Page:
Indoor Secondhand Tobacco Smoke Emission Levels in Six Lebanese Cities

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Indoor Secondhand Tobacco Smoke Emission Levels in Six Lebanese Cities

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Title: Indoor Secondhand Tobacco Smoke Emission Levels in Six Lebanese Cities
Author: Saade, Georges; Otrock, Zaher; Seidenberg, Andrew B; Rees, Vaughan Wallis; Connolly, Gregrory N.

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Citation: Saade, Georges, Andrew B. Seidenberg, Vaughan W. Rees, Zaher Otrock, and Gregory N. Connolly. 2010. Indoor secondhand tobacco smoke emission levels in six Lebanese cities. Tobacco Control 19(2): 138-142.
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Abstract: Background: To date, Lebanon has failed to enact comprehensive clean indoor air laws despite ratification of the Framework Convention on Tobacco Control (FCTC), which calls for the protection of non-smokers from exposure to secondhand tobacco smoke (SHS). Complicating the problem of SHS exposure in Lebanon is the widespread use of the tobacco water-pipe. While most research on SHS has involved cigarette smoking as a source of emissions, other sources, including tobacco water-pipes, may be an important contributor. Methods: \(PM_{2.5}\) concentrations \((\mu g/m^3)\) were measured in a sample of 28 public venues located in six major Lebanese cities. Active smoker density (number of smokers\(/100 m^3\)) was calculated for both water-pipe and cigarette smokers. Venues were then categorised as having higher density of water-pipe smokers or higher density of cigarette smokers, and resultant emission levels were compared between the two groups. Results: Cigarette and water-pipe smoking was observed in 14 venues, while cigarette smoking only and water-pipe smoking only were found in 12 venues and one venue, respectively. Among all smoking-permitted venues, the mean \(PM_{2.5}\) concentration was \(342 \mu g/m^3\). Venues with a higher density of water-pipe smokers \((n =14)\) showed a similar median \(PM_{2.5}\) concentration \(349 \mu g/m^3\) compared with venues with a higher density of cigarette smokers \((n =13; 241 \mu g/m^3; p=0.159)\). The mean \(PM_{2.5}\) concentration in the single venue with a voluntary smoke-free policy was \(6 \mu g/m^3\). Conclusions: Despite ratification of the FCTC in 2005, both cigarette and water-pipe smoking are commonly practised in enclosed public places throughout Lebanon, leading to unsafe levels of indoor particulate pollution. Smoke-free policies are needed in Lebanon to protect the public's health, and should apply to all forms of tobacco smoking.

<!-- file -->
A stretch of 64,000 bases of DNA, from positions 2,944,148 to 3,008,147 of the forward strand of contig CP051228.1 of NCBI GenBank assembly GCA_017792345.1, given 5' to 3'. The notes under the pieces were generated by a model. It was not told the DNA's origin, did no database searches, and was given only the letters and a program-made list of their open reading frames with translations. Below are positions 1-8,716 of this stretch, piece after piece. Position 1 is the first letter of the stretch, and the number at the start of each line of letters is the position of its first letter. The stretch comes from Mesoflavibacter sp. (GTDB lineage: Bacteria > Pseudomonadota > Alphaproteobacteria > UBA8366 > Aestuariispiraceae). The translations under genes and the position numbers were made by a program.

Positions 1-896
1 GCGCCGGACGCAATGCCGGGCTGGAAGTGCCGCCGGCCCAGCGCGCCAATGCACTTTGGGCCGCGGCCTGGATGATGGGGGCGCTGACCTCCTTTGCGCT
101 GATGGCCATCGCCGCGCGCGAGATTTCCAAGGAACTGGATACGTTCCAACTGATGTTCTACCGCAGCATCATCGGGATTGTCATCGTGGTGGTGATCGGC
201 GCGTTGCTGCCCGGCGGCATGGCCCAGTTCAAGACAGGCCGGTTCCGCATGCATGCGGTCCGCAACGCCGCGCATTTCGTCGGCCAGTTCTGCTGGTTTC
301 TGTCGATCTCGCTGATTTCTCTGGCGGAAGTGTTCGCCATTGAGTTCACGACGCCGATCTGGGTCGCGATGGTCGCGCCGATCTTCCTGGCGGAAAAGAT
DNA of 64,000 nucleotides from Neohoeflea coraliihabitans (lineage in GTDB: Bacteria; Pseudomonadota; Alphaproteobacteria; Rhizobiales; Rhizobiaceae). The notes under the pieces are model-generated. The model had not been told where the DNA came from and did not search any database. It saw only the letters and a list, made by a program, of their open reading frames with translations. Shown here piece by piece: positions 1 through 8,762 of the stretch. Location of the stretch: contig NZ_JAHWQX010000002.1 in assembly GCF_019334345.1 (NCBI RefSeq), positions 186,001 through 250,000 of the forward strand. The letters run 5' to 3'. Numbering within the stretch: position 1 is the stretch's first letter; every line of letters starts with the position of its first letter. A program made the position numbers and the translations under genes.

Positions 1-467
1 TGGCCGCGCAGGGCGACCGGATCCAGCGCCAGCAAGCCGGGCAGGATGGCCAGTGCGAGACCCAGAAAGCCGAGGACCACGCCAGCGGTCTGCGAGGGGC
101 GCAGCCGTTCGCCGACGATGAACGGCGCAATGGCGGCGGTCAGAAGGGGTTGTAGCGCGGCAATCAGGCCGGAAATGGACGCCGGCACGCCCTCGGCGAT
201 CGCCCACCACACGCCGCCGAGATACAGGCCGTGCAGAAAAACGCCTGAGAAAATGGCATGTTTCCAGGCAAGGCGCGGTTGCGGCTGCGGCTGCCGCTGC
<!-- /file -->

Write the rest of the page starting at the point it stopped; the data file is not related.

Published Version: doi:10.1136/tc.2009.030460
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